First Derm is an online service that bridges the gap between an internet search and an in-person dermatologist consultation. Their AI application known as Skin Image Search™, helps assess any skin condition within seconds of uploading user-taken images. First Derm also gives users access to a team of dermatologists ready to provide expert input on any skin concerns.
Building off the existing MVP, our team's goal within a 6 week span was to:
- Redesign the visual identity of the Skin Image Search™ as a trustworthy and modern looking product.
- Rework the information architecture to increase engagement in uploading photos to train the convolutional neural network (CNN)
- Help guide users to next steps in hopes of driving revenue and simplifying the user flow.
We conducted user research, created low/high fidelity mockups, and a working prototype for web responsive platforms. I redesigned the detailed skin condition page and the photo uploading flow on mobile web.
TESTING THE MVP
We ran usability tests with 10 participants who fit into First Derm’s demographic. Based on our assumptions with the existing product, we wanted to validate our hypotheses while discovering new areas of friction. Here are some of the issues we saw users struggle with:
- 0/10 Users found the product easy to use
- 3/10 Users uploaded the two required photos without issue
- 3/10 Users would recommend to a friend
Users were able to pickup right away that First Derm offered a medical service, but not in a positive light. The impression they got was that it felt like a scam and questioned the site's credibility. Many of them were also thrown off by the medical jargon and weren't sure how to digest some of the information. After identifying every issue that our users ran into, we grouped them together based on business goals vs. user goals. We found that the most pressing pain points were in the following areas
Because we were tasked with redesigning the Skin Image Search, we had to abide by First Derm's existing style guide. One of the first things we noticed is that their main turquoise didn't pass the standard contrast check for accessibility. Following the WCAG 2.0, we recommended two passable color options to the client.
After a few design studios, we took our best ideas and began mocking up low fidelity screens for testing. Although we wanted to reduce the amount of steps, we wanted to make it clear as possible to users on the requirements for each photo to upload, not just on the landing page.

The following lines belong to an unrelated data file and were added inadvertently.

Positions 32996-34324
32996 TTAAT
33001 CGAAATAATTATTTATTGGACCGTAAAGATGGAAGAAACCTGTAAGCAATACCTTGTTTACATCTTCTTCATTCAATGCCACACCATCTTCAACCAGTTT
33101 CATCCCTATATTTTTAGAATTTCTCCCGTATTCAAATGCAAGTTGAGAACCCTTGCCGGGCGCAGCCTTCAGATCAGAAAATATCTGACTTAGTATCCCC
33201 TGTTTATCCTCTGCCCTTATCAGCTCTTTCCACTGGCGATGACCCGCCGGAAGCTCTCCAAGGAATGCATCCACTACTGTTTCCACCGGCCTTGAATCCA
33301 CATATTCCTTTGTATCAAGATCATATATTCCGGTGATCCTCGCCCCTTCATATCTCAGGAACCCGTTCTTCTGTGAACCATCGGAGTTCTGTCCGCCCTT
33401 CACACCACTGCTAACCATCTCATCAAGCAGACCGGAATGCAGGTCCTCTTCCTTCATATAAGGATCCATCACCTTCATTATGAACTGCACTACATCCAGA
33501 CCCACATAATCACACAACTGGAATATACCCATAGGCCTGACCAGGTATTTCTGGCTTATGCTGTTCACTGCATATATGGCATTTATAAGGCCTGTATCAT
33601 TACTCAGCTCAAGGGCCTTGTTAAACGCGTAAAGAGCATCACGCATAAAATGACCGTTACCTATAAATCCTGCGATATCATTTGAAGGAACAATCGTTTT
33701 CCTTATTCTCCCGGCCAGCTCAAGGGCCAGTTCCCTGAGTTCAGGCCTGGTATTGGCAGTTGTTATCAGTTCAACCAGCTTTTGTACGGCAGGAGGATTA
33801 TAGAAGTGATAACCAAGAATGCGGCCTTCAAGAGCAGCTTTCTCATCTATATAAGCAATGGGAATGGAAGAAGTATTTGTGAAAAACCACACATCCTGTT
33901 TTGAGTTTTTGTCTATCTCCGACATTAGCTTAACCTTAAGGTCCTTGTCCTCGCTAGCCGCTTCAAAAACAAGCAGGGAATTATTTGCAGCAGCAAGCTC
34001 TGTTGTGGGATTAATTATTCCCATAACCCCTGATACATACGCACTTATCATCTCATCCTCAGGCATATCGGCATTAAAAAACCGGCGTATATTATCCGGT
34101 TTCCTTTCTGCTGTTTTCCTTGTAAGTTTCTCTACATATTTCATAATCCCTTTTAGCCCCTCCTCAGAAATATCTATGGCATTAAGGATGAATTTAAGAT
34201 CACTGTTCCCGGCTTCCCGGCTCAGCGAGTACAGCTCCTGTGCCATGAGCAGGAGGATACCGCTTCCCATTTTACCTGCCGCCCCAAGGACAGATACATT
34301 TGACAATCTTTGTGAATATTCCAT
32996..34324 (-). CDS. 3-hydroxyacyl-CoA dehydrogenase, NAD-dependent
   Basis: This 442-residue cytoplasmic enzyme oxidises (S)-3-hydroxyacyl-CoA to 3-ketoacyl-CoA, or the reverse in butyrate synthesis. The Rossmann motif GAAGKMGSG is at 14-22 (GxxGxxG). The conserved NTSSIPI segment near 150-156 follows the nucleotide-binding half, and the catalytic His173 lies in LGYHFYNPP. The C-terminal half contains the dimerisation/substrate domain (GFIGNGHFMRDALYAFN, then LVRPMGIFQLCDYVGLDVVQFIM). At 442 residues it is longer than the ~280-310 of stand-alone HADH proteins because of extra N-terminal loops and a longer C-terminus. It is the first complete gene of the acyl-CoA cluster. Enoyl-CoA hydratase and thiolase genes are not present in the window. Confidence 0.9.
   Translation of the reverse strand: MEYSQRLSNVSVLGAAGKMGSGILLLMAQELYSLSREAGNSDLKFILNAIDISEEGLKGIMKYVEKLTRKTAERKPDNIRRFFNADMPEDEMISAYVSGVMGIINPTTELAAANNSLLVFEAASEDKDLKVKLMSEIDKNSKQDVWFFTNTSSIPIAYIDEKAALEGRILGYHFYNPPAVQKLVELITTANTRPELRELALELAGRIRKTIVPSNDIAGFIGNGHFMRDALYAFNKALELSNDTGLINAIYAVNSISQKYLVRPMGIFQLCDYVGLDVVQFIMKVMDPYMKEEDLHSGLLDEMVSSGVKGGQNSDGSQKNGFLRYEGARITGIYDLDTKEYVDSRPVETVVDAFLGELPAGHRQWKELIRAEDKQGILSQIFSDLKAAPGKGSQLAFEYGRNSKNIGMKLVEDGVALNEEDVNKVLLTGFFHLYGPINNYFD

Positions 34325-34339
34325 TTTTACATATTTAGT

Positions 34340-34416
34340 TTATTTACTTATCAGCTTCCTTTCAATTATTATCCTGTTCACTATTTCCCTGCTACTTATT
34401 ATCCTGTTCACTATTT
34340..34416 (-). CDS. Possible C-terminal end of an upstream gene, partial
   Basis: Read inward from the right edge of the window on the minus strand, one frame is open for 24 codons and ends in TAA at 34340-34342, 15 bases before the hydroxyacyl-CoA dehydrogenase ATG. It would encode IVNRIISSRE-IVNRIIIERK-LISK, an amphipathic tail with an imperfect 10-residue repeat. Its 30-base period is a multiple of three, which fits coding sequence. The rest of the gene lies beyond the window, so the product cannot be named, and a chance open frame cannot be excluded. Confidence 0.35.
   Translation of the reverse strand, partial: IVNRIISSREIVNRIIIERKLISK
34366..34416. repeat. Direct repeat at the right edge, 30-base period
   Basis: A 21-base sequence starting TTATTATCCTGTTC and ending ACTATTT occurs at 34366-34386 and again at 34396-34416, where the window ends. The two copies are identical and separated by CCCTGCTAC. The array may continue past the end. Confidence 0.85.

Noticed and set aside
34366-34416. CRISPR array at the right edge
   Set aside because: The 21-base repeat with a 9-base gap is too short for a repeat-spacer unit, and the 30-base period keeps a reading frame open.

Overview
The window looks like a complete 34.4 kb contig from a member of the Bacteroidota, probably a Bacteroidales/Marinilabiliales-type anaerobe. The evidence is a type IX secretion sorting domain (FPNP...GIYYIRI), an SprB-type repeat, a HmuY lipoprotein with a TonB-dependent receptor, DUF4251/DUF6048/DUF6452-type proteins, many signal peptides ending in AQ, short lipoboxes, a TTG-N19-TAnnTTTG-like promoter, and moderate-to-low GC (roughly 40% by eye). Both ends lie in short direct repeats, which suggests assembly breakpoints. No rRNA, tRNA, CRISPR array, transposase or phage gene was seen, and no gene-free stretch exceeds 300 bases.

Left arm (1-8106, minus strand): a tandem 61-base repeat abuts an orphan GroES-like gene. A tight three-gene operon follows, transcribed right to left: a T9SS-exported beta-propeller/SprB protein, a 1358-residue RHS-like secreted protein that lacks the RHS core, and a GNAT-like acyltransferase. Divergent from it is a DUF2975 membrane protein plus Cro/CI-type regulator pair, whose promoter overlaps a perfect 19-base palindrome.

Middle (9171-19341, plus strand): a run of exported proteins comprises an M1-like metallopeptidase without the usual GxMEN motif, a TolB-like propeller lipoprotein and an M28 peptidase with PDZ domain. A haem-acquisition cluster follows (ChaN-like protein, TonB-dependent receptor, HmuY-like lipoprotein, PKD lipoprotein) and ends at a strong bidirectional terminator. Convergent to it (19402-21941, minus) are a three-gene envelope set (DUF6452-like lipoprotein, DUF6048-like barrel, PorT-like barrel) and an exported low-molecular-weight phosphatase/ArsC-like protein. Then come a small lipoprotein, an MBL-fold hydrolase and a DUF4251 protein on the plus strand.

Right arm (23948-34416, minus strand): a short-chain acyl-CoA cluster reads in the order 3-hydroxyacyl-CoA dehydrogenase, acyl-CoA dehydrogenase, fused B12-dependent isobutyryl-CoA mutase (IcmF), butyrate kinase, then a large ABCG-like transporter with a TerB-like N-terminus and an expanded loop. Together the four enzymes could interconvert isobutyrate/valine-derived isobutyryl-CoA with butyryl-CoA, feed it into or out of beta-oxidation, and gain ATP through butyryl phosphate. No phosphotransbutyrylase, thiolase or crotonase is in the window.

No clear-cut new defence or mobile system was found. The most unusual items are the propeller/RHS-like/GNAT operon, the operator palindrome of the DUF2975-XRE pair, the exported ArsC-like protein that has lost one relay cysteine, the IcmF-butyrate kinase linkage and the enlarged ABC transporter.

On the detailed pages for each skin condition, I reorganized the information so users could easily navigate between sections like causes, symptoms and treatment. I also focused on presenting the images in a less jarring manner by adding a carousel so users could preview more photos, in case they were too graphic. The CTA was designed as a sticky button to the bottom of the screen so users could easily access the "Ask a Dermatologist" service, which is the site's main source of revenue.
After another round of testing with our lo-fi screens, we made a few tweaks like moving a verified disclaimer below the images to bolster credibility and let it be known that all photos were reviewed and certified by real dermatologists. Below are the results for the Photo Upload Instructions and Detailed Results Page. There is a full clickable prototype as well.
Along with the final deliverables, here are some of the future suggestions we proposed:
- Add supportive data such as user reviews, press and testimonials to build more trust and credibility.
- Emphasize accuracy and severity when viewing results
- Provide an option for users to add more photos when sending a case to a dermatologist
First Derm's technology has proven to be promising. They've received a few buyout offers from investors including Google. The newly redesigned Skin Image Search is due to launch by the end of 2018.
The team I worked with was really great at taking and giving feedback. It was motivating to see how receptive my teammates were, ensuring that we all wanted to create the best product. Through this process I learned how to articulate my design decisions better while identifying the weight behind each choice I made.